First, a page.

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Surgical techniques involving the uterus at caesarean section Updated

Dodd JM, Anderson ER, Gates S, Grivell RM
Published Online: 
22 July 2014

Caesarean section is a common abdominal operation for surgical delivery of a baby and the placenta. Techniques vary depending on the clinical situation and surgeon preferences. Safe delivery is important for mother and infant. Any potential reduction of birth trauma to the infant has to be balanced against increased ill-health for the mother. Factors include not only the duration of the surgical procedure and maternal blood loss but also maternal postoperative pain, continuing blood loss and development of anaemia, fever and wound infection. Additional complications can include problems with breastfeeding, passing urine, longer-term fertility problems, and complications in future pregnancies (uterine rupture) or increased risks associated with future surgery.

The review authors searched the medical literature for randomised controlled trials to inform the most appropriate surgical techniques to use. Twenty-seven trials involving 17,808 women from a number of different countries contributed to the review. None of these trials assessed the type of uterine incision (side to side (transverse) lower uterine segment incision versus other types of uterine incision). Results from 18 randomised trials contributed to reports that single layer closure of the uterine incision was associated with a reduction in blood loss, and duration of the procedure. In these studies the surgical procedure for entering the abdominal cavity also differed and could have contributed to blood loss and duration of surgery.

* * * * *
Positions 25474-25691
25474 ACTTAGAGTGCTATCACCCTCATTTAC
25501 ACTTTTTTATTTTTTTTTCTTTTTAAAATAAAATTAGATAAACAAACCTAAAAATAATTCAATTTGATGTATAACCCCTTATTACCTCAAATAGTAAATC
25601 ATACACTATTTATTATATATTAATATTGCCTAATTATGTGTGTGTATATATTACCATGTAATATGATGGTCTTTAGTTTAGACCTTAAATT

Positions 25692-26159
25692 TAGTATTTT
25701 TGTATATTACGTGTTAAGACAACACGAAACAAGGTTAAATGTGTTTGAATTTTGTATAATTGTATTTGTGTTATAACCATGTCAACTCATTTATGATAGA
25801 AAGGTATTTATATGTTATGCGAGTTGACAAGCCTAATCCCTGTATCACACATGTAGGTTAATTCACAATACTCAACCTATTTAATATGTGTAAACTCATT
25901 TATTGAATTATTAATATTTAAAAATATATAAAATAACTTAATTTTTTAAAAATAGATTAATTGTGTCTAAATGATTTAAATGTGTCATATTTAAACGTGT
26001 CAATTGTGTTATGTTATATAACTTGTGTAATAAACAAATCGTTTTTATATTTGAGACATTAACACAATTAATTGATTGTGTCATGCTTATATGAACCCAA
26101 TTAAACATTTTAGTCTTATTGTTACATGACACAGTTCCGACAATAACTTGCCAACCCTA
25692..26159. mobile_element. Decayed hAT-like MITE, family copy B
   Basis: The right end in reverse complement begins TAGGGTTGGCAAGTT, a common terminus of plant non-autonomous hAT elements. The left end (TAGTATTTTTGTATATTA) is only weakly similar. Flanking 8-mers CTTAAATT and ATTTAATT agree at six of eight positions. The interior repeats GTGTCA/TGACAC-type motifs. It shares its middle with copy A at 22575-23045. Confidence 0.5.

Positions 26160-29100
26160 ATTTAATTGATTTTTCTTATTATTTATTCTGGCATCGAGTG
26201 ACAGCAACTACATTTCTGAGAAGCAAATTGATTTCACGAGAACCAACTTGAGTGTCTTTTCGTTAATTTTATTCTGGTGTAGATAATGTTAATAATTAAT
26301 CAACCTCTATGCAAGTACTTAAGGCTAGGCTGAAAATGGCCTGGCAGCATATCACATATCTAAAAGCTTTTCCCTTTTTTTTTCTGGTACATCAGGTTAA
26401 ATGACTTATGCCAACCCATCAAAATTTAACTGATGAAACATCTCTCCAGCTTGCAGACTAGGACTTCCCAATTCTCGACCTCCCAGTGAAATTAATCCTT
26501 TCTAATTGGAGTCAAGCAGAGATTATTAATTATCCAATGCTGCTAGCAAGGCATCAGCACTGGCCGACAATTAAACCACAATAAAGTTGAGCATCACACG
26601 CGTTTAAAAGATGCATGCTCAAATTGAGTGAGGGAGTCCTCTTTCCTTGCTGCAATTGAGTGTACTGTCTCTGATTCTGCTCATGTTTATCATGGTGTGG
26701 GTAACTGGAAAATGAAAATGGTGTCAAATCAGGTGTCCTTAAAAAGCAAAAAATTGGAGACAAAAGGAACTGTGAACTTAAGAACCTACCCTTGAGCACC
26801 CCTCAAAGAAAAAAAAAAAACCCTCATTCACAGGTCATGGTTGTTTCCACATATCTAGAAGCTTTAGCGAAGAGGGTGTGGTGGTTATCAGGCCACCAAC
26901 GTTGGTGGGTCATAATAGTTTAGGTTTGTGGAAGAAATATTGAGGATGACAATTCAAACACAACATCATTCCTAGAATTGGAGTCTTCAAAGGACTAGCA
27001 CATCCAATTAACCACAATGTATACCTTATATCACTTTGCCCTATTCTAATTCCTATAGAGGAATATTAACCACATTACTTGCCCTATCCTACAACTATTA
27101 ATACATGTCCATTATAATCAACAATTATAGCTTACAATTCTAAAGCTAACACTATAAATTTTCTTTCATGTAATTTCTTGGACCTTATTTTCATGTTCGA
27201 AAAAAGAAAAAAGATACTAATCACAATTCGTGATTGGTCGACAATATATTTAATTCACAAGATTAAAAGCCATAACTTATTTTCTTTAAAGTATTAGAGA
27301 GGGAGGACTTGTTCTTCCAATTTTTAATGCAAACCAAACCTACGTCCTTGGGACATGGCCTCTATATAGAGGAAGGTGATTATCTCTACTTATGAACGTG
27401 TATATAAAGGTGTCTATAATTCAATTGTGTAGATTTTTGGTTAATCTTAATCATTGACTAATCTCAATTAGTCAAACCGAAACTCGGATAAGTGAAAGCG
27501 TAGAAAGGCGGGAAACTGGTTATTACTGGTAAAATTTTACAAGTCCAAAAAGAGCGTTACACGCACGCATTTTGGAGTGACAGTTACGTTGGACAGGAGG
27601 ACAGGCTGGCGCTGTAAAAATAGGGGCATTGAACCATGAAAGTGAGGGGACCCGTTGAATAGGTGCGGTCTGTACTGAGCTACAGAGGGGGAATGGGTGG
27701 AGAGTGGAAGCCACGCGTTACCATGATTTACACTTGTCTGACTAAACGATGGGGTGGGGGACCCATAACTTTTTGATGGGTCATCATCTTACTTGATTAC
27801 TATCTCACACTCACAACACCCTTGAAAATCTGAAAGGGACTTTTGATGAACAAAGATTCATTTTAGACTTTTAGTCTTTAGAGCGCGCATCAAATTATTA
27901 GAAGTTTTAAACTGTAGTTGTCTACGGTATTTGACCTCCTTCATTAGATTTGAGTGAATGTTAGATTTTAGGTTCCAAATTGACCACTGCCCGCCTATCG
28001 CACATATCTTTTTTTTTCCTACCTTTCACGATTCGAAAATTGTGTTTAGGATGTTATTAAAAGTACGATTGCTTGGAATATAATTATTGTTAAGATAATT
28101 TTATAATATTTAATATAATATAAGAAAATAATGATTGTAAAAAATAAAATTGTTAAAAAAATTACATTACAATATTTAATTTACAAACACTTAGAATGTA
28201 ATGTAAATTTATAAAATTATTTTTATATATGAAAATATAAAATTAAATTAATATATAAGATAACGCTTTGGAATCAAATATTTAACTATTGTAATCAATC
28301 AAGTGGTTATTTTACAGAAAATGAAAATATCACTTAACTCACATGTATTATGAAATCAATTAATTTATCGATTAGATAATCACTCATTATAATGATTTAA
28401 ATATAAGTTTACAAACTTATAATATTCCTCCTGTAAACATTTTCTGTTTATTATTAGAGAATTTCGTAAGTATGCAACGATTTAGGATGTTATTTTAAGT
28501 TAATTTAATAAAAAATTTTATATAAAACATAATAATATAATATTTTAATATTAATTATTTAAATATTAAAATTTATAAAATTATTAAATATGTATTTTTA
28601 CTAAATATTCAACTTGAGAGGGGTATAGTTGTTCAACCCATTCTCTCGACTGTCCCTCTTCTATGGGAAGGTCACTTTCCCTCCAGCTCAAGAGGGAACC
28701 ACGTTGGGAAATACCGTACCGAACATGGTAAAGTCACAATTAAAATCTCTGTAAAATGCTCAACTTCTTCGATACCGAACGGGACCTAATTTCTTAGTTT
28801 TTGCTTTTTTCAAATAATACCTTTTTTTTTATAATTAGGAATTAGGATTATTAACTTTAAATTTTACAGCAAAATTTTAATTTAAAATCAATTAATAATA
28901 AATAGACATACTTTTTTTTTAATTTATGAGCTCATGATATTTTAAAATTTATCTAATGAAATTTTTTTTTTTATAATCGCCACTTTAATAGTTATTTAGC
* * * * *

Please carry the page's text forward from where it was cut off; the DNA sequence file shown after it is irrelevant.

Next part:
Five trials compared blunt with sharp dissection at the time of the uterine incision (2141 women) and a further two trials auto-suture devices with standard hysterotomy (300 women). Blunt surgery was associated with a reduction in mean blood loss at the time of the procedure. The use of an auto-suture instrument did not clearly reduce procedural blood loss but increased the duration of the procedure. Overall, trials focused on blood loss and duration of the operative procedure rather than clinical outcomes for the women. The methodological quality of the trials was variable.